Jul 22, 2004 (CIDRAP News) The investigation of an outbreak of Salmonella infections apparently linked with the Sheetz Gas Station chain in Pennsylvania and neighboring states has grown to include at least 180 cases, but the food source of contamination remained a mystery today.
The Pennsylvania Department of Health reported today that 180 cases appear to be linked with the outbreak. Newspapers have reported additional cases in West Virginia, Virginia, Maryland, and Ohio that would push the total to well over 200.
Richard McGarvey, a Pennsylvania Department of Health (PDH) spokesman, said 180 Pennsylvanians had salmonellosis and a history of exposure to Sheetz deli products. However, he said the Salmonella strain had not yet been determined for all patients, and some might have something other than the outbreak strain, Salmonella Javiana.
Pennsylvania officials announced Jul 19 that Salmonella had been found on some Roma tomatoes from a Sheetz store. Later in the day, however, analysis showed that the strain found on the tomatoes was anatum, not Javiana, McGarvey told CIDRAP News.
The Pennsylvania Department of Agriculture has tested 234 product samples from Sheetz stores and found no contaminated items other than the tomatoes, according to information on the department Web site. McGarvey said the samples tested included lettuce, cheese, and mayonnaise, as well as tomatoes.
The Roma tomatoes sold at Sheetz were distributed by Coronet Foods, based in Wheeling, W.V., Pennsylvania officials reported previously. Coronet stopped processing Roma tomatoes last week when health officials began focusing on them as the potential Salmonella vehicle, according to a report today in the Wheeling News-Register. The report quoted a Coronet official as saying the company did environmental testing in its Wheeling processing facility and found no Salmonella contamination.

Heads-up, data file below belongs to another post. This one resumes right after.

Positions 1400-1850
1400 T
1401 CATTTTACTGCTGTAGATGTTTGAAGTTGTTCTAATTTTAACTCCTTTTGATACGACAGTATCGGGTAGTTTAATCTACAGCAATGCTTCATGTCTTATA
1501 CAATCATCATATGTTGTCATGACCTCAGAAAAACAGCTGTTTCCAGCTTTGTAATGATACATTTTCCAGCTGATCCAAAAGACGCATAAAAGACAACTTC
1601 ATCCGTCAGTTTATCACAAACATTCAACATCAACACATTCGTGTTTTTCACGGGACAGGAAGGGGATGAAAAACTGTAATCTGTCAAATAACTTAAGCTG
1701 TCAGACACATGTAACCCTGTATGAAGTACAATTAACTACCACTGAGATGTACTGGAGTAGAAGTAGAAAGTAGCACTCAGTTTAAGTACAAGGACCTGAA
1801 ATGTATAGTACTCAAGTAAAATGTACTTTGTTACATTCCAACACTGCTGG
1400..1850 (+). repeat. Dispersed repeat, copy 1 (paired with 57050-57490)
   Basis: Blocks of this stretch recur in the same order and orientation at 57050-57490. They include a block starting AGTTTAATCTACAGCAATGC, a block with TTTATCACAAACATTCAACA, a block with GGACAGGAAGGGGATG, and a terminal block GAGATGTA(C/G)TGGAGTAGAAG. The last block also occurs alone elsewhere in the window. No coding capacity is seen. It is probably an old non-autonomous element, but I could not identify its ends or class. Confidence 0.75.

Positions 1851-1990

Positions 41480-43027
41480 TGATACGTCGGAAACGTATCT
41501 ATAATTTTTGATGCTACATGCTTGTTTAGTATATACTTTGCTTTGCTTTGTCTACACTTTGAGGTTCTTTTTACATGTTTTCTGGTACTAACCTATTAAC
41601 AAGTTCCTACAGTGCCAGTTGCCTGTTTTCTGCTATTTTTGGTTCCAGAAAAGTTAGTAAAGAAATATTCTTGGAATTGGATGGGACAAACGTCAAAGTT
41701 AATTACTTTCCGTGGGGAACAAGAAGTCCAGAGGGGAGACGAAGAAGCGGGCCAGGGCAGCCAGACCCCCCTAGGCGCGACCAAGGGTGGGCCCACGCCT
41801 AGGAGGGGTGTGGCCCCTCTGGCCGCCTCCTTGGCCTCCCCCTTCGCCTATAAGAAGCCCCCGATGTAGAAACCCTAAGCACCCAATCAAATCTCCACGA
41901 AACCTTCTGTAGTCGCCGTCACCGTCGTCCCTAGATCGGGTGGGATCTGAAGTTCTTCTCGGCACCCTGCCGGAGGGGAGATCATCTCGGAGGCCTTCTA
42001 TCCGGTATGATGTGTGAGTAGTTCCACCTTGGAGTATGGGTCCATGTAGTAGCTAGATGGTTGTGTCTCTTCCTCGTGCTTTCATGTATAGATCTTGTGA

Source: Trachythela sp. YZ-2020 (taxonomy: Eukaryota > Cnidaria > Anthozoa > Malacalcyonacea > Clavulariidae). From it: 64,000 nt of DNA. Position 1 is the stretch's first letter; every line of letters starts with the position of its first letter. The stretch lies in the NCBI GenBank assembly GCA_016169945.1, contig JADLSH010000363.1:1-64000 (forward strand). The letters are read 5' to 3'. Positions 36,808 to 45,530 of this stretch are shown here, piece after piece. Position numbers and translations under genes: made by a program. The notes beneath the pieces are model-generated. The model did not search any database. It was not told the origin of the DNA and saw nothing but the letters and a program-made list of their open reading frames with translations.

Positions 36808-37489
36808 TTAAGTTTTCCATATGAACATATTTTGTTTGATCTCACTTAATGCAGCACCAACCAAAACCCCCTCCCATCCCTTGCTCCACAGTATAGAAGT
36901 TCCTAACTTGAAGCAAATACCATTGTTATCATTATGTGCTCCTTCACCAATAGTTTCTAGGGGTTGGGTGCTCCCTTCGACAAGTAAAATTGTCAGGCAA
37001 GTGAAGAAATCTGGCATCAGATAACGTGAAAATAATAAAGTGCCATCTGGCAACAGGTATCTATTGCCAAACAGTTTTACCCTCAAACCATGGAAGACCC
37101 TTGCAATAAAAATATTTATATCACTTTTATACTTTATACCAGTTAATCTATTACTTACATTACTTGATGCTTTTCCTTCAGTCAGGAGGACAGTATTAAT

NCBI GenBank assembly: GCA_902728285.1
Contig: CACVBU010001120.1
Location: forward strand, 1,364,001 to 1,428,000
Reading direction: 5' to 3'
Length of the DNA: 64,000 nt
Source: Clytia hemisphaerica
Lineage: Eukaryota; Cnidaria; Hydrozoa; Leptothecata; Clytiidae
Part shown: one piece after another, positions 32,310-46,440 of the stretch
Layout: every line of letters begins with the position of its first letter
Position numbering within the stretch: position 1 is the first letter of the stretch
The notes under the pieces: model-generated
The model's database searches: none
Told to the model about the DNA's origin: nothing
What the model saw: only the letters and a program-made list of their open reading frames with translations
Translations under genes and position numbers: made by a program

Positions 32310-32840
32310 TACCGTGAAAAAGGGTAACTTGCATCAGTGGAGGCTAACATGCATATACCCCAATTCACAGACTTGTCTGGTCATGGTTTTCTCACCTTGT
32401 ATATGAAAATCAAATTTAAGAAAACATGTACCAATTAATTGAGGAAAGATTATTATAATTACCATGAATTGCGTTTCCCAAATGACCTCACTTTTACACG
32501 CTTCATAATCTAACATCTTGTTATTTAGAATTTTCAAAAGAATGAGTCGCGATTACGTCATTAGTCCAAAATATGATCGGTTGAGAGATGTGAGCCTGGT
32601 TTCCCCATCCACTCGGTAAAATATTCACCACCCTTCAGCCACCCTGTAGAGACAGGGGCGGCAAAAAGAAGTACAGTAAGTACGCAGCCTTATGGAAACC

McGarvey reported that all the Pennsylvanians involved in the outbreak fell ill between about Jul 1 and Jul 9. He said he couldn't specify how many cases have been confirmed to involve the Javiana strain. Some of the Pennsylvania patients were hospitalized, but no deaths have been reported, and most of the patients have recovered, he reported.
"We're doing a case-control study to see if we can determine the contaminated product," McGarvey said yesterday. "That can take several weeks. We suspect lettuce or tomatoes, some type of produce. We haven't ruled anything in or out."
The News-Register report said 18 West Virginians had outbreak-linked illness, including two people who hadn't eaten at Sheetz stores but had contact with others who had. The story said another 31 salmonellosis cases in Ohio, Maryland, and Virginia may be part of the outbreak.
The Virginia Department of Health said yesterday that it expected some salmonellosis cases in the state would be linked with the outbreak, but none had been so far.
Javiana is the fifth most common strain of Salmonella found in US outbreaks, according to the Centers for Disease Control and Prevention (CDC). In 2002, Javiana accounted for 1,188 of about 32,000 salmonellosis cases reported, or about 3.5% of the total, said CDC spokeswoman Christine Pearson.
Tomatoes are not a common vehicle for Salmonella, but they have been linked with a few outbreaks, according to CDC reports. In the summer of 2002, at least 141 people who attended the US Transplant Games in Orlando, Fla., fell ill, and the investigation pointed to diced Roma tomatoes from restaurants at the games as the source of contamination. The outbreak strain was Javiana. The CDC report on the outbreak said tomatoes had been implicated in at least one earlier Salmonella Javiana outbreak.
Jul 20 Pennsylvania Department of Health news release
CDC report of 2002 Salmonella outbreak linked with tomatoes